Patent examiner’s first compilation of Black patent holders was a vital step in quest for racial equality


In the 1880s, second assistant patent examiner Henry E. Baker took on a project that became his legacy: compiling the first list of African American patent holders.

Over the next few decades, Baker’s list grew to several hundred entries, an immense repository of contributions by Black inventors to the technological progress of humanity and a powerful record of the public quest for racial equality at the turn of the 20th century.

One of the inventors on Baker’s List was Jan Matzeliger, who in 1883 changed the shoe industry forever with his automatic lasting machine. He set out to make the process of joining the sole to the upper part of the shoe more efficient.

Matzeliger built his first model out of wooden cigar boxes, elastic, and wire—a prototype so complex that patent examiners had to see it in operation to understand how it worked. Matzeliger’s invention could produce 700 pairs of shoes per day, up from 50, making quality shoes widely affordable for the first time.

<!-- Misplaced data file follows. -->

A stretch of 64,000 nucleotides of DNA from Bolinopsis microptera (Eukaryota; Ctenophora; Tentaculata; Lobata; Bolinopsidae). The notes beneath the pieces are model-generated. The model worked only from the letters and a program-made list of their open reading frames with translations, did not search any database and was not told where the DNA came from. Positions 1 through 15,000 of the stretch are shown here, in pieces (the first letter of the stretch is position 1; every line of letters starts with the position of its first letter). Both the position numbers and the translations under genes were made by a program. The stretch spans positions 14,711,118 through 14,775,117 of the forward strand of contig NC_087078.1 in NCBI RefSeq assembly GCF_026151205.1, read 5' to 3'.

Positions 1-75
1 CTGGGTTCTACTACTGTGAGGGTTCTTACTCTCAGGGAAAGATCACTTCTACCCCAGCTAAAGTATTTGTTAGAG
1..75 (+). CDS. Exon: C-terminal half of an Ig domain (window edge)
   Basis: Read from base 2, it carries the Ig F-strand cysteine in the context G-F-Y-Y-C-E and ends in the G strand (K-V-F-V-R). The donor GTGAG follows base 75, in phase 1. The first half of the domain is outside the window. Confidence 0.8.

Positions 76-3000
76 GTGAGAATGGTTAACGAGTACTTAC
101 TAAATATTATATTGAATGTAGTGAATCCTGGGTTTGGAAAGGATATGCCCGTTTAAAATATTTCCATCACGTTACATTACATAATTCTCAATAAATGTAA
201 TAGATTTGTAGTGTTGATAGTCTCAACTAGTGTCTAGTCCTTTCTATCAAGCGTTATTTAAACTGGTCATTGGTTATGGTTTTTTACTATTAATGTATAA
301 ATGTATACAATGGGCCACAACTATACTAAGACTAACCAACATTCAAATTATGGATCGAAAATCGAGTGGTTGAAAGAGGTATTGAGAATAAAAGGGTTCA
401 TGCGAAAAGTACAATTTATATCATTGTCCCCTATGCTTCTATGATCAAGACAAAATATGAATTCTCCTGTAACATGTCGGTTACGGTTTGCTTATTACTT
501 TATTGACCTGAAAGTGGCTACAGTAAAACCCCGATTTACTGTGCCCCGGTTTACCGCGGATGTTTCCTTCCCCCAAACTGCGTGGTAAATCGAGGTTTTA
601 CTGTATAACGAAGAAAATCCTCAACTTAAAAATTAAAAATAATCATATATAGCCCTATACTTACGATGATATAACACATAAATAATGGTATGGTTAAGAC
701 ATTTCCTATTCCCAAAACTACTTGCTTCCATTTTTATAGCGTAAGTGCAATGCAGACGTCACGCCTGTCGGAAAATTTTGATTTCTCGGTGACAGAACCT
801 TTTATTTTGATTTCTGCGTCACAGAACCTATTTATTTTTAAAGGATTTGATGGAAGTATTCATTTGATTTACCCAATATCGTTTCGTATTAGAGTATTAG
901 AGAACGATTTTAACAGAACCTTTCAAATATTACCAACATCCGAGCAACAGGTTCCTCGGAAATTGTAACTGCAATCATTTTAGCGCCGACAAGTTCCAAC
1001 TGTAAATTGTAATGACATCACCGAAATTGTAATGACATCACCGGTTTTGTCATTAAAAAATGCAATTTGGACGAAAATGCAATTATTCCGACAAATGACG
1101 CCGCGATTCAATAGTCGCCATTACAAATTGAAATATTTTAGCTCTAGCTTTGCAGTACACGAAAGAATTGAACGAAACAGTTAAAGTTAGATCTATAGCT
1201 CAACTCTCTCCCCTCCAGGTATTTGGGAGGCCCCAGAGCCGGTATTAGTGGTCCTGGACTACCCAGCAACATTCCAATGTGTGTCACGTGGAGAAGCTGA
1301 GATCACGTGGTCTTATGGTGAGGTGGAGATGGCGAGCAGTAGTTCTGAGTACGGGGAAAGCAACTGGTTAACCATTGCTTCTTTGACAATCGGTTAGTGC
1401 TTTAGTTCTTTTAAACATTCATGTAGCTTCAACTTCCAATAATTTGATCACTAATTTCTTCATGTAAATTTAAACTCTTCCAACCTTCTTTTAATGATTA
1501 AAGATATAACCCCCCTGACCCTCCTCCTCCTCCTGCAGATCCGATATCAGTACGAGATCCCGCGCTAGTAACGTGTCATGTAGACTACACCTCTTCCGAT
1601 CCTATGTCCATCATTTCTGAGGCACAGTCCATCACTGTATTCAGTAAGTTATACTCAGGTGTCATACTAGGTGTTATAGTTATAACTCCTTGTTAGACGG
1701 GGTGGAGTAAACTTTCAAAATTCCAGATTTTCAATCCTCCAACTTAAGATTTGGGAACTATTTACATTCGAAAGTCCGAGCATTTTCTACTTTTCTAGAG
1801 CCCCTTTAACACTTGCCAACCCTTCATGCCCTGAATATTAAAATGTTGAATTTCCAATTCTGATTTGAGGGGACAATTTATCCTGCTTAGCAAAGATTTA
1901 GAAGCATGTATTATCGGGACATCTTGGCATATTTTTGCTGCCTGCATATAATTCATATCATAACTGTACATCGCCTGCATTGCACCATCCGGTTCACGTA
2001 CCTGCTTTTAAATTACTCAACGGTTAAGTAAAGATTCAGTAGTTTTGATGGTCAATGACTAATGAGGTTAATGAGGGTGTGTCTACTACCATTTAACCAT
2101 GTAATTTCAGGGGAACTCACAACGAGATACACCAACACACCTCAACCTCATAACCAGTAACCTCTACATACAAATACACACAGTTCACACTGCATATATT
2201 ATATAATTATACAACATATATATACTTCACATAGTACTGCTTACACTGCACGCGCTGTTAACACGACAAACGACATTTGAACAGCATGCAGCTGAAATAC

In 1898, Lyda D. Newman received a patent for a hairbrush with fine synthetic bristles and an inner chamber that trapped dust and dirt. Her invention paved the way for other Black innovators to further revolutionize the hair-care industry, including 2023 National Inventors Hall of Fame inductee Marjorie Stewart Joyner.

In the 1910s, Newman led efforts by the Woman Suffrage Party in New York City to involve Black women in the struggle for the vote.

Alfred Cralle, a porter in a Pittsburgh hotel, invented the one-handed ice cream scoop. And the eye protector patented by Powell Johnson of Barton, Alabama, helped firefighters and furnace workers protect their eyesight from the bright glare of the fire.

By studying and expanding on Baker’s work, we can get a much fuller picture of Black creators, trailblazers, and disruptors who helped invent modern America.

Rebekah Oakes is acting historian at the USPTO.

Help Document Black Achievement

  • If you are the descendant of a Black inventor, or know of a past innovator who lived or worked in your community, email [email protected].
  • Nominate a world-changing innovator to receive the National Medal of Technology and Innovation, the nation’s highest honor for technological achievement.
  • Consider nominating an inventor to be included in a future class of the National Inventors Hall of Fame.